We talk politics a lot. Every choice has extra weight added, every purchase feels like a vote.

I'm reading again, making jewelry. My friends are scattered all over and I miss them.

I love my job, even when it leaks into the rest of my life. I had a ladies-only party for the students last weekend so the Muslim women could de-scarf and unveil and feel comfortable. We ate a lot and danced to Brazilian music. I hid out on the porch where it was cooler and someone had sneaked a bottle of wine, out of respect for the women inside.

It's rained all week. I'm tired.

Thursday, May 03, 2007

This Will Keep Me Up at Night Now

I saw the most terrifying film last night. It had no gore, no blood, no violence of any kind but it scared the living daylights out of me.

Jesus Camp is about a sect of evangelical Christians essentially brainwashing children every summer at a camp in (no joke) Devil's Lake, North Dakota. The scenes that show how the adults break the kids, really strip them of any pride or self-worth, only to mold them into miniature neocons outraged and saddened me beyond belief. Anyone who routinely coerces rooms full of children to collapse into tears has no business calling herself a Christian. How "Christ-like" is it to force kids to pray to a cardboard cut-out of George W. Bush or tell them, "You're missing a third of your friends right now because they've been killed before they could ever be born?"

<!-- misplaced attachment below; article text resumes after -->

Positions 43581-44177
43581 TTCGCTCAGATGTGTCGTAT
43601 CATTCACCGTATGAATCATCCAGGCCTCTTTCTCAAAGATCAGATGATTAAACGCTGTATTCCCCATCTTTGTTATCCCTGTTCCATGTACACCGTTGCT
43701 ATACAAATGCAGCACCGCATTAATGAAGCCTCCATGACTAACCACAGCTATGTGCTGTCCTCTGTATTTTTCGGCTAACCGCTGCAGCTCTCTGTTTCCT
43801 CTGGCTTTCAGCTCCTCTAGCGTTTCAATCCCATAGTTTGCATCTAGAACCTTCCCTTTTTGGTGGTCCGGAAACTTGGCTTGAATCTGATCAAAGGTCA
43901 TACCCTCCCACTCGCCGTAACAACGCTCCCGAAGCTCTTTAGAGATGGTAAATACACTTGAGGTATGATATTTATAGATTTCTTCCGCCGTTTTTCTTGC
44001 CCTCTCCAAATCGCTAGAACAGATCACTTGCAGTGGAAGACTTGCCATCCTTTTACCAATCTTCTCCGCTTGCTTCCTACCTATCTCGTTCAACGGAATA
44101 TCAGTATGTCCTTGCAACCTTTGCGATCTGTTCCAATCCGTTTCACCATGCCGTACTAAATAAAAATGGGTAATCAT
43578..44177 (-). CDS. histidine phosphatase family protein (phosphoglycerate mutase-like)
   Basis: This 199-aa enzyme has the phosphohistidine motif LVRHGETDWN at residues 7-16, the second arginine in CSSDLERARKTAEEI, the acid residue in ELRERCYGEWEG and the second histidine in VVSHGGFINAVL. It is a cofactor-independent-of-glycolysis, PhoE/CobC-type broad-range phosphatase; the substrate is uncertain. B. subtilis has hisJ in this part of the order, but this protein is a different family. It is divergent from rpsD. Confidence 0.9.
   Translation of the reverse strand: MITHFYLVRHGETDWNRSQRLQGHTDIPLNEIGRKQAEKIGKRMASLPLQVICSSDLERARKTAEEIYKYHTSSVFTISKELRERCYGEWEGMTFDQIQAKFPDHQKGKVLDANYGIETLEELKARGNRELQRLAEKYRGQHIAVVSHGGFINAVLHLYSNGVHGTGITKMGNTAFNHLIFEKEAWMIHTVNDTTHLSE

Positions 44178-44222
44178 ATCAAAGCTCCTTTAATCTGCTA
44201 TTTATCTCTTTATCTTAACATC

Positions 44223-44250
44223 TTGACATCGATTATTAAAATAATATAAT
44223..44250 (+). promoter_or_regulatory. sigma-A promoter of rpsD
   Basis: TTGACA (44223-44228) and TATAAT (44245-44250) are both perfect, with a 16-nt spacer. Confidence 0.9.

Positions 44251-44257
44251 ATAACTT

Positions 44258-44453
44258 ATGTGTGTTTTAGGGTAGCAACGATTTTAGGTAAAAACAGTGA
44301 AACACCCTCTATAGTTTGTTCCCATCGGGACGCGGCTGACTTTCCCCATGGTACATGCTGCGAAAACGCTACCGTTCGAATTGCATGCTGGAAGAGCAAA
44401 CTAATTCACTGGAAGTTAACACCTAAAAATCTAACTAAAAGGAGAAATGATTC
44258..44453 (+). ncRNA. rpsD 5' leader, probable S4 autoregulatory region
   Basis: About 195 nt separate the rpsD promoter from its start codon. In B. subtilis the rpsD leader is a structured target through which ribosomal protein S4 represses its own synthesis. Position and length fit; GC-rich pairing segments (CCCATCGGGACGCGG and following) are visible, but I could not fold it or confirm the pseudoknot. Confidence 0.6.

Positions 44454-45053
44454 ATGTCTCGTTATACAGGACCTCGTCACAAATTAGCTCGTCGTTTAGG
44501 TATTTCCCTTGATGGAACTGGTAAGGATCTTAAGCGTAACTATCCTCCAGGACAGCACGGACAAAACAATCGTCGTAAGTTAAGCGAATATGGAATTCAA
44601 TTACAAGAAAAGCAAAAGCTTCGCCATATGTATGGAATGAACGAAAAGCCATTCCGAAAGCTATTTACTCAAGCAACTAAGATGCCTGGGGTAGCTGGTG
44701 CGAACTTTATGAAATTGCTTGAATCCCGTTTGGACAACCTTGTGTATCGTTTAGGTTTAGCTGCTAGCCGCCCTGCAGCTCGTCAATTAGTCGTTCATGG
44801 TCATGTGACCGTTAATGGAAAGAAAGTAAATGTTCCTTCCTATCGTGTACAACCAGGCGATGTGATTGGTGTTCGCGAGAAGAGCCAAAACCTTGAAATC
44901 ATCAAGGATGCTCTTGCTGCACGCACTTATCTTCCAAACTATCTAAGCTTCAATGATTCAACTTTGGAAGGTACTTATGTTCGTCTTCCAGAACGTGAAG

Watching this film in light of the Supreme Court's recent judgment against late-term abortions was especially chilling and disheartening. These children aren't being taught to love others as they love themselves, or to take care of the less fortunate, or follow any of Christ's teachings. They're being taught that they're the most "special" generation because they'll vote to ban abortion. The emphasis is on government more than true religion.

This particular group of evangelicals are fucking SCARY, y'all. They're really into blood imagery, really big on all the classic tools of propaganda and persuasion (visual aids, sound effects), and really really after our children. The main woman even says, "This is what they're doing in Palestine and Israel, training kids to be warriors." Oh....so that makes it OKAY??? Is that what we're coming to, a world of religious zealots all brainwashed since childhood to believe our way is the only way?

The children in this documentary were intense but at least they seemed real. The adults all played to the camera. Of course the money shot was Ted Haggard pointing at the camera and saying, "I know what what you did last night." Oh god, he was the WORST, the PT Barnum of mega-churches, all teeth and slick showmanship, coming off like a fake, smug, patronizing sleazeball. I'm not one to celebrate someone else's downfall but I couldn't help feeling glad that the jig is up for him. He can't manipulate anyone else again (I hope. Oh please, I hope).

I just think adults who exploit children, in ANY way, are the creepiest a-holes in the world.

ETA: I just realized the irony of writing this post on what I just discovered is the National Day of Prayer. I wish I could think that everyone is praying for peace, instead of something like the souls of aborted fetuses.